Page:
ORLAN

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° 1947

Lives in Los Angeles (US), lives in New York (US), born in Saint-Etienne (FR), lives in Paris (FR).

ORLAN (°1947) studies painting in the sixties and dives into the French art world with photographic Body Sculptures and performances that focus on her own body as a physical and mythical manifestation of the female.

ORLAN formulates strong gender positions and is keen to achieve precise and clear communication. Her artwork is literal and legible. At the same time, it connects with powerful ‘basic layers’ of human culture, such as myths, rites, body and instincts, which corresponds to what Freud called, in his attempt to categorise the unconscious, Verdichtung and Verschiebung.

ORLAN’s work questions the collective unconscious expectations of what the female body and the female mind should be. In recent years, she has been increasingly identified with her use of surgery, and the changes to her own body as an artistic medium, especially with the videos and the permanent physical results of her Surgery Performances (1986-1993).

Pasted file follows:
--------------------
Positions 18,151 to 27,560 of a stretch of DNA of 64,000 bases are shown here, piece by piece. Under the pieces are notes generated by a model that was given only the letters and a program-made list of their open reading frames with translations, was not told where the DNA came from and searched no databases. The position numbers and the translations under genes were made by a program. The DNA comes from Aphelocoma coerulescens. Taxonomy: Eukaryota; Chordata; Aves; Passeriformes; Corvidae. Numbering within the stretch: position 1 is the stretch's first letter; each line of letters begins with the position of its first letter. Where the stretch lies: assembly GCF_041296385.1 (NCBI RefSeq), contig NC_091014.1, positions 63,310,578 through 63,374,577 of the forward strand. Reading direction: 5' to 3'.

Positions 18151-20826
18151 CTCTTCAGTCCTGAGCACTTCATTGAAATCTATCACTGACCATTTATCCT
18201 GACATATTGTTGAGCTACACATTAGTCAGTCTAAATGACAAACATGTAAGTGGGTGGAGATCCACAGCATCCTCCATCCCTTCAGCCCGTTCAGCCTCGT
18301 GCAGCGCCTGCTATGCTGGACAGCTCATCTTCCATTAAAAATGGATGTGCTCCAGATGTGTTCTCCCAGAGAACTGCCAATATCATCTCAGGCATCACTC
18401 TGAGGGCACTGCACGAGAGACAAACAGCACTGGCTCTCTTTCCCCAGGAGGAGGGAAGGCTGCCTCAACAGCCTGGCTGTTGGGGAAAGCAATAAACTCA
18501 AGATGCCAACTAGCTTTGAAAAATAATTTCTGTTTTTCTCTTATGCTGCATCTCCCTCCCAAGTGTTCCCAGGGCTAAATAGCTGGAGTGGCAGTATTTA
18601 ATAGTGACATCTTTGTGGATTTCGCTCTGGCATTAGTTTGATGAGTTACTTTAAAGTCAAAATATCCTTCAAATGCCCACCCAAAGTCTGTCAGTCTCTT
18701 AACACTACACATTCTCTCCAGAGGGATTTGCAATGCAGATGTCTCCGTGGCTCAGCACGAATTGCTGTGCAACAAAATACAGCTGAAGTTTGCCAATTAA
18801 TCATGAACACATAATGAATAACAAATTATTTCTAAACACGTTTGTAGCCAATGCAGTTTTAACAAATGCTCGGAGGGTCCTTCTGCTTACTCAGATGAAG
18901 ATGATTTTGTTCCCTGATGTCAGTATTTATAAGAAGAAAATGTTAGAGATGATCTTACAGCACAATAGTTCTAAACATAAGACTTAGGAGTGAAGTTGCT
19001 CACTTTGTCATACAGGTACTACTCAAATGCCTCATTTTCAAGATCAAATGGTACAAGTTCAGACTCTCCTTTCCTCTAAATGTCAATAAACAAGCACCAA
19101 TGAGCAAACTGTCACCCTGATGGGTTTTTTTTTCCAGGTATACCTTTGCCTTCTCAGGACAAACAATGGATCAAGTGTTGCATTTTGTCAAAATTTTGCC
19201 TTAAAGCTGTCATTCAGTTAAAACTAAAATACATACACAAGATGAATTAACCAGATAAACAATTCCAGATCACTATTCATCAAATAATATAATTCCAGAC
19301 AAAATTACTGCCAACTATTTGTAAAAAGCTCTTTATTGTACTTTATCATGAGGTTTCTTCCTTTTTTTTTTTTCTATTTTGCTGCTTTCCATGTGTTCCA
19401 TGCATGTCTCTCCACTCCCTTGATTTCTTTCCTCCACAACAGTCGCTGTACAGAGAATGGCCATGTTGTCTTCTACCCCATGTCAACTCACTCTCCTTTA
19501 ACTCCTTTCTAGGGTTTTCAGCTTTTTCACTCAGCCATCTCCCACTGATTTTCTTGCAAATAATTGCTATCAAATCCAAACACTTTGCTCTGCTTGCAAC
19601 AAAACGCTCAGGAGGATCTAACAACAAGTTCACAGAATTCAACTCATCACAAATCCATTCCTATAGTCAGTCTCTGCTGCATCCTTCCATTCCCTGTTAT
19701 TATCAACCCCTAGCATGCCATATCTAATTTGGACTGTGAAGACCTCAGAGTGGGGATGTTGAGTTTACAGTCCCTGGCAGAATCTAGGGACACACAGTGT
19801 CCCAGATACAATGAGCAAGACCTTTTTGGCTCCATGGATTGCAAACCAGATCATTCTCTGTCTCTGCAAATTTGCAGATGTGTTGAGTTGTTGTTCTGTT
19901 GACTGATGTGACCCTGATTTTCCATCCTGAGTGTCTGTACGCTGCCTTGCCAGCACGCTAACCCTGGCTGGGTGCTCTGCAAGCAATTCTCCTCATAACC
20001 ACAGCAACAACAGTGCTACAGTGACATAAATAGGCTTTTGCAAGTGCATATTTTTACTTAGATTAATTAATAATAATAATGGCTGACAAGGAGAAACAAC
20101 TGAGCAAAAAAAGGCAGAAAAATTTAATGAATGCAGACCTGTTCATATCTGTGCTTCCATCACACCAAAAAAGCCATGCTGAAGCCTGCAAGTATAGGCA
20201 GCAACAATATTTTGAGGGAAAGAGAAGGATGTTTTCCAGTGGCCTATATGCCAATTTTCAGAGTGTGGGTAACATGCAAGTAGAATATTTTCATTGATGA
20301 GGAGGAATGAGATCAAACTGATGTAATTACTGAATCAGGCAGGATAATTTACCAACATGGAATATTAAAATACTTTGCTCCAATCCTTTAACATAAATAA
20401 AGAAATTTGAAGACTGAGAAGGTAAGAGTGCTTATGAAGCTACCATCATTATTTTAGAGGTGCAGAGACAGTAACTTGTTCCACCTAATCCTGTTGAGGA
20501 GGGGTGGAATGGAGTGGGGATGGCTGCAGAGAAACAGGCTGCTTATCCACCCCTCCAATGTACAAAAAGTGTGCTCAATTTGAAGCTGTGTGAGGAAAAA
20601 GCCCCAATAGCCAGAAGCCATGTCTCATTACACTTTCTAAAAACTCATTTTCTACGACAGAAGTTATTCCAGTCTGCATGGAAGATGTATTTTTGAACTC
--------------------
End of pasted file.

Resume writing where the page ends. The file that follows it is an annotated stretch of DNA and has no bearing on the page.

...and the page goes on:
Nevertheless, her place in recent art history was already assured by the series of MesuRAGE, performances she started in 1968. Mesurage means 'measuring', while rage can both refer to 'mad rage' and 'doing your best'. The frequent use of easels and pieces of cloth at the beginning of these actions is a clear reference to painting. And it is said that the bed linen fabric comes from ORLAN's trousseau – an equally clear reference to traditional models of femininity.

In the summer of 1980, ORLAN enacted a remarkable performance at the Place Saint-Lambert in the historic city centre of Liège. Over a stretch of four days ORLAN physically committed herself to the preservation of the square, under siege by an ill-considered urban development project. She witnesses the arrival of a bulldozer, the same machine used at the time to demolish the square, and allows it to move her body like rubble from one place to another. Her objective in having herself lowered into the bulldozer's blade is to physically embody a social issue. She looks at her gesture as a resistance at the margins, in a pose that alludes to the Statue of Liberty.

ORLAN uses her own body in these performances to act as a gauge for two types of objects: institutions and streets named after men. The setting of her performances are unique: they are performed without an audience, but rather with witnesses who describe them afterwards. Lying on the ground, ORLAN measures the length of the public space, to be documented after, but also notices the by-products, the dress itself that she is wearing to be washed out after,  with rinse water mingled with dirt that in turn will also be stored. The signature of the witnesses becomes a different final form, and there are forms of memory, and other by-products, e.g., the ORLANcore, a measuring instrument measured to ORLAN's height, or life-size images of her accompanying the presentation of the documents.

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